A number of web sites allow people to search for information about local events. Examples include:
 Major search engines with local search, such as Google's localized search and Bing Local Scout;
 Tourist board sites, travel web sites, and listings sites and publications, such as Time Out magazine's web site, the Chicago Tribune, Chicago Sun-Times, Metro mix, and the Chicago Reader;
 Online classifieds sites such as Craigslist;
 Community-based event sites;
 Company web sites.
 All of these allow users to learn about new events of interest, but they are essentially pull-based, in that users must (re-)initiate the search as and when they seek the information. Many of these sites would be excellent partners for the present system.
SUMMARY OF THE INVENTION
 The new system unifies a collection of features in a unique and user-friendly combination. Principal features include the following.
 The system is mobile;
 It is targeted to the subscriber's interests by means of user-selected tags;
 It is targeted to the subscriber's location because it is location-aware and, hence, inherently hyper-local.
 The system's notifications are distributed using a push-based framework;
 Notifications are presented in real time, as subscribers move around a city or area;
 The framework is general-purpose, in that notifications can embed whatever information the publisher wishes to communicate to subscribers;
 The system spans many scales of use, in which individuals, small businesses or organizations, and large establishments can all publish notifications;
 The system facilitates discovery by connecting otherwise mutually anonymous publishers and subscribers.
THE PREFERRED EMBODIMENTS
 At any one time, a large number of events are happening in a city: stores hold sales, restaurants have promotions, and art galleries host exhibits; there are music concerts, plays, wine tastings, and so on. It is cumbersome, however, for a person to find out about events that are of particular interest to him or her. Typically, one must spend time sifting through commercial emails, following postings on social sites such as Facebook, viewing web site postings, collecting flyers in the mail, etc.--to name just a few methods. The problem is exacerbated when traveling to another city, where local happenings are even harder to discover.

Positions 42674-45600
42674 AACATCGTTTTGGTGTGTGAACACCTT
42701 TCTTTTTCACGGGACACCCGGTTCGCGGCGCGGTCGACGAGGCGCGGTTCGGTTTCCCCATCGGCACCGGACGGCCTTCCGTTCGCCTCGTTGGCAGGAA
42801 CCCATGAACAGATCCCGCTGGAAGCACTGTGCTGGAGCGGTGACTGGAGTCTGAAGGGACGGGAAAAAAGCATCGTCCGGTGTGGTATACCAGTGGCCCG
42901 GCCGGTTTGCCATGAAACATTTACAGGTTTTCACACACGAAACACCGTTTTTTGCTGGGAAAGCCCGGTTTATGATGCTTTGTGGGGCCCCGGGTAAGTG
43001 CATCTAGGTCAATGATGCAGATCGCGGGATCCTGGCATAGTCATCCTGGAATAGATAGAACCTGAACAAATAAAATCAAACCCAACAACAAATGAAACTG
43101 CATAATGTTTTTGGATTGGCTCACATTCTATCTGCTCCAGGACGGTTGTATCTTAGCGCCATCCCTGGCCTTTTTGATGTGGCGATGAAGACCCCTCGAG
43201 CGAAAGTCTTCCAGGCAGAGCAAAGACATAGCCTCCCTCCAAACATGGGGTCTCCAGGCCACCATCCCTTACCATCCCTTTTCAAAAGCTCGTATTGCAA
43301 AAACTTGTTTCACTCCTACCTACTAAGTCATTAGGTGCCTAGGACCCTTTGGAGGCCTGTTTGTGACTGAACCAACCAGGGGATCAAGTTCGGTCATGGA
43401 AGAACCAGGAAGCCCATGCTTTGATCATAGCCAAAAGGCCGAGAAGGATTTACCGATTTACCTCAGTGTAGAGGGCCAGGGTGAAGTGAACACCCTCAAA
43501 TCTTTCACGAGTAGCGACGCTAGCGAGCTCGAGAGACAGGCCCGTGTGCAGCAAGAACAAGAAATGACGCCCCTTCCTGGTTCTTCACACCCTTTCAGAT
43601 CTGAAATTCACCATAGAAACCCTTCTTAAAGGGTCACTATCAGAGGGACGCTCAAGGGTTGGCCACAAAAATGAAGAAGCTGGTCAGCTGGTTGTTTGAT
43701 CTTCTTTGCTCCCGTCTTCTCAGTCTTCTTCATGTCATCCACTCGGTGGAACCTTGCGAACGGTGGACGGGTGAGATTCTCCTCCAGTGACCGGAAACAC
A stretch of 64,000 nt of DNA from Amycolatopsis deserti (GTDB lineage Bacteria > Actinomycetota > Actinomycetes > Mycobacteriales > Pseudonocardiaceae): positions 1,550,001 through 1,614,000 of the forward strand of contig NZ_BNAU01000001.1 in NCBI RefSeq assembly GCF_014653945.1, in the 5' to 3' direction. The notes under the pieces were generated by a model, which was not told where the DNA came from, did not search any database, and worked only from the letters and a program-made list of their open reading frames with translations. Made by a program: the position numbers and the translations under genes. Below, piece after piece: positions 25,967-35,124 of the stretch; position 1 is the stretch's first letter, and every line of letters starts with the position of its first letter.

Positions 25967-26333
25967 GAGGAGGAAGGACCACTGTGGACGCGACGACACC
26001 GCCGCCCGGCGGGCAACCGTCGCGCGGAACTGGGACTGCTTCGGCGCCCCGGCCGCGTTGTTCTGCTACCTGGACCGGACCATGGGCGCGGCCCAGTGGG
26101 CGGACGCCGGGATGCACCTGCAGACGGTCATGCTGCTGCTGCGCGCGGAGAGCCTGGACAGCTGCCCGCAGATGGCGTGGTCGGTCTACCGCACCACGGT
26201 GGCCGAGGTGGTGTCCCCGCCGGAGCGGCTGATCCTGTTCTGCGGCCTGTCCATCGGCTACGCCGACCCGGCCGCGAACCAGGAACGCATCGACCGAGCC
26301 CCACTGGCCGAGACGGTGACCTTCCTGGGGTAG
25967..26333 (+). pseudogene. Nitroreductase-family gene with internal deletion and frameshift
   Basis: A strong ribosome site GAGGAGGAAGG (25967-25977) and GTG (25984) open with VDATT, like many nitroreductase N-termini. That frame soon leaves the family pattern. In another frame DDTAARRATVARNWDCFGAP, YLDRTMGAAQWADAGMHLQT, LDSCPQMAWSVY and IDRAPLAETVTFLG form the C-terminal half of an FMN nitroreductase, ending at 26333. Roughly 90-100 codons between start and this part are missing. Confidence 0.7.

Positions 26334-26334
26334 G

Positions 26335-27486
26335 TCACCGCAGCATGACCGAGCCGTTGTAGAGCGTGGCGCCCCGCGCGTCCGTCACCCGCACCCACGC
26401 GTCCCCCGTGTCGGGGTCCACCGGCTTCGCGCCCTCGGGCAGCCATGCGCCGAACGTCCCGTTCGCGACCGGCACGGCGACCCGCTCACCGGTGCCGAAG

Those that host or sponsor events face an analogous problem, namely reliably reaching and thereby notifying people of their events. They must either resort to broad and expensive marketing campaigns, in the hopes of reaching the right people by "casting the net wide," or they must rely on the right people discovering them by, for example, having them poll the appropriate web sites, social forums, and so on.
 The present invention aims to solve these problems. The system is a mobile device application that acts as a concierge, providing users, such as subscribers to the service, with detailed information on current and local events. The system allows its subscribers to select tags, or keywords, to identify topics that fall within their domain of interest. A centralized service then sends them notifications about events that are associated with those same keywords.